Targeted Therapies In Melanoma
Targeted therapies, as the name suggests, are designed to precisely target and inhibit tumor-intrinsic aberrant signaling pathways that drive cell survival and proliferation. Melanoma predominately arises through the accumulation of genetic mutations in a type of pigment-producing skin cell, called a melanocyte, induced by repeated exposure to UV radiation or other environmental factors (2, 3, 19). When genetic mutations arise in genes encoding proteins critical for the regulation of cell survival or entry into the cell cycle, uncontrolled cell proliferation and malignant transformation can occur (20). These ‘oncogenic driver mutations’ result in constitutive activation of growth signaling pathways that are responsible for both the initiation of tumorigenesis and the maintenance of cancer growth. In a concept known as ‘oncogene addiction’, malignant cells become reliant on these aberrant signaling pathways (21), and as a result, blocking these pathways with targeted small molecule inhibitors can profoundly disrupt cancer progression through the rapid induction of tumor cell cytostasis or death. Here we focus on three targeted therapies for the treatment of metastatic melanoma, namely BRAF, MEK and CDK4/6 inhibitors.
Inhibitors of the MAPK/ERK Pathway
A number of oncogenic driver mutations are found in melanoma, though the most common occur in the gene encoding the protein kinase BRAF. This mutation occurs at codon 600, resulting in substitution of a valine (V) residue, often with a glutamate (E), which renders the kinase constitutively active (22–24). This BRAFV600E mutation occurs in around 40-50% of melanomas (25) and leads to constitutive activation of the mitogen-activated protein kinase/extracellular signal-regulated kinase 1/2 (MAPK/ERK) signaling pathway (22–24) (Figure 1). This pathway is a critical regulator of cell cycle, survival and differentiation, and is typically activated only in the presence of growth factors, which bind receptor tyrosine kinase receptors on the cell surface, initiating a tightly controlled cascade of kinase-mediated activation events (RAS→RAF→MEK→ERK) (26) (Figure 1). However, as in the case of BRAFV600 melanoma, aberrant activation of MAPK/ERK signaling is observed in a number of cancers due to dysregulation of one of the protein components in the pathway (26, 27). Indeed, in melanoma other oncogenic driver mutations mediate tumorigenesis via activation of MAPK/ERK signaling, including activating NRAS mutations and loss-of function mutations in NF1, a GTPase known to downregulate RAS activity (28). NRAS and NF1 mutations are less frequent than BRAF mutations, occurring in approximately 10-25% and 14% of melanomas, respectively (28). Interestingly, driver mutations that mediate activation of this pathway can co-exist in the same tumor but are mutually exclusive at a single cell level (29), indicating that a single MAPK/ERK activation event is sufficient to drive oncogenesis. Given the frequency of aberrant MAPK/ERK activity observed in melanoma, several inhibitors have been developed to target various components of this pathway, including inhibitors of BRAF, MEK and more recently RAS and ERK (reviewed in 30, 31). Here, we focus on BRAF and MEK inhibitors, and their use in treating the most prevalent form of melanoma, BRAFV600 melanoma.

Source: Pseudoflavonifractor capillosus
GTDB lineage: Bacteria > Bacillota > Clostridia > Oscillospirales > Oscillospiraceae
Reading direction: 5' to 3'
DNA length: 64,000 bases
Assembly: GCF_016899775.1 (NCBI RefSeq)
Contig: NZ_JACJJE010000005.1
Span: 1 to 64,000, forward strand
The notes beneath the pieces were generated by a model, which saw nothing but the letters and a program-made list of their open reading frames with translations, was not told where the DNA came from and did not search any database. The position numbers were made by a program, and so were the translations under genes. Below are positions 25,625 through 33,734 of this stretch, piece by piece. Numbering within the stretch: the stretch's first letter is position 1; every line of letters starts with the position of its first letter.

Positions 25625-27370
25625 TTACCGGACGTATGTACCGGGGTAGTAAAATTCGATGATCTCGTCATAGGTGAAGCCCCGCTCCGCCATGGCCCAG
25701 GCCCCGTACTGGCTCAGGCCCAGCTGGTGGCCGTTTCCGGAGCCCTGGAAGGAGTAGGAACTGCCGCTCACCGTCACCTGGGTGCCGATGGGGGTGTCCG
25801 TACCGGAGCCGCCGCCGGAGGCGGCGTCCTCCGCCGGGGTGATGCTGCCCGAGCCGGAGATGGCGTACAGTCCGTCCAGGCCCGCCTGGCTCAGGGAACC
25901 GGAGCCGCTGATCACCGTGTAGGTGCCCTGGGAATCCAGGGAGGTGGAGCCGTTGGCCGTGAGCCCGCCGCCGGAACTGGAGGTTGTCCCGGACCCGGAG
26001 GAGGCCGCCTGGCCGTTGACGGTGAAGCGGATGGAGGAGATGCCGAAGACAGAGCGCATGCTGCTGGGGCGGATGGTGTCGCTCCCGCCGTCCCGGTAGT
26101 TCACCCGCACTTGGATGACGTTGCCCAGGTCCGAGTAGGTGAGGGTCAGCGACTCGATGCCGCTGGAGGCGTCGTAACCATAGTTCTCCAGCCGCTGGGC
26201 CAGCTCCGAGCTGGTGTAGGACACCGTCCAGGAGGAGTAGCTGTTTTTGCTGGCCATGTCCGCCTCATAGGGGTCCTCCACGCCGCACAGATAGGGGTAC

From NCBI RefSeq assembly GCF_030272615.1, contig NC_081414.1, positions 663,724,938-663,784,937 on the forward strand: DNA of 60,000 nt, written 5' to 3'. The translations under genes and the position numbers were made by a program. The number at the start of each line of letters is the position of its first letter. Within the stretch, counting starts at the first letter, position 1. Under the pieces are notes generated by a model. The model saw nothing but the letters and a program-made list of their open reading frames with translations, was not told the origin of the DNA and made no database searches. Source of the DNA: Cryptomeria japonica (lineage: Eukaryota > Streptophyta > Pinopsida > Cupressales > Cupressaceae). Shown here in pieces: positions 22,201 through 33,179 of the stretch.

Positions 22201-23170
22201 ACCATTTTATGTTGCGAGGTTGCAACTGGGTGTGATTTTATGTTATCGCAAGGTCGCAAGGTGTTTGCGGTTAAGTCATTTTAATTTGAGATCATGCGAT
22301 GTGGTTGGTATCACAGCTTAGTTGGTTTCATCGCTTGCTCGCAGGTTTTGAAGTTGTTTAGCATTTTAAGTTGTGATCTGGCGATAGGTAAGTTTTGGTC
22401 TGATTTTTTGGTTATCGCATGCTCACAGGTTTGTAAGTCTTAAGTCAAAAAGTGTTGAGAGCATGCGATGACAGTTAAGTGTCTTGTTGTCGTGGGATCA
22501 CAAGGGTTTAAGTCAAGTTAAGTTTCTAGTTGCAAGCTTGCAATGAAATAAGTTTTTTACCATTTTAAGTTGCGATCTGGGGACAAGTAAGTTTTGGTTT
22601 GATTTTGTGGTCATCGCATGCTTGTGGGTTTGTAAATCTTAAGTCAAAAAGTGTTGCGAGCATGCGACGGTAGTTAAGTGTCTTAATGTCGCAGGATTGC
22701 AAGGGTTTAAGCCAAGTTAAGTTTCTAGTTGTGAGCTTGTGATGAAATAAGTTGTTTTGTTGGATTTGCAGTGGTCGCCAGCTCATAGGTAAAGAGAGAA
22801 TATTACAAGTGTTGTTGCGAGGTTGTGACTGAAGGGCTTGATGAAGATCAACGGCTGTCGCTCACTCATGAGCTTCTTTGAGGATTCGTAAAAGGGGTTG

Figure 1 MAPK/ERK and p16/CyclinD-CDK4/6/RB signaling pathways in health and disease. (A) In healthy cells, growth factors bind receptor tyrosine kinases on the surface of the cell to stimulate proliferation and survival through the MAPK/ERK signaling pathway, which is mediated through a cascade of phosphorylation events (NRAS → BRAF → MEK → ERK). MAPK/ERK signaling promotes cyclin D1-CDK4/6 complex formation. Inhibition of CDK4/6 by p16 prevents CDK4/6-mediated phosphorylation of RB, thereby allowing RB to carry out its tumor suppressive function. (B) BRAFV600 mutations and loss of p16 are often seen in melanoma. BRAFV600 is constitutively active and promotes aberrant overactivation of MAPK/ERK signaling. In the absence of p16, CDK4/6 phosphorylates and inhibits the tumor suppressor RB. These events lead to uncontrolled cellular proliferation and survival. (C) Clinical inhibitors against BRAFV600, MEK and CDK4/6 block MAPK/ERK signaling and CDK4/6-mediated suppression of RB, thereby attenuating cell cycle and survival.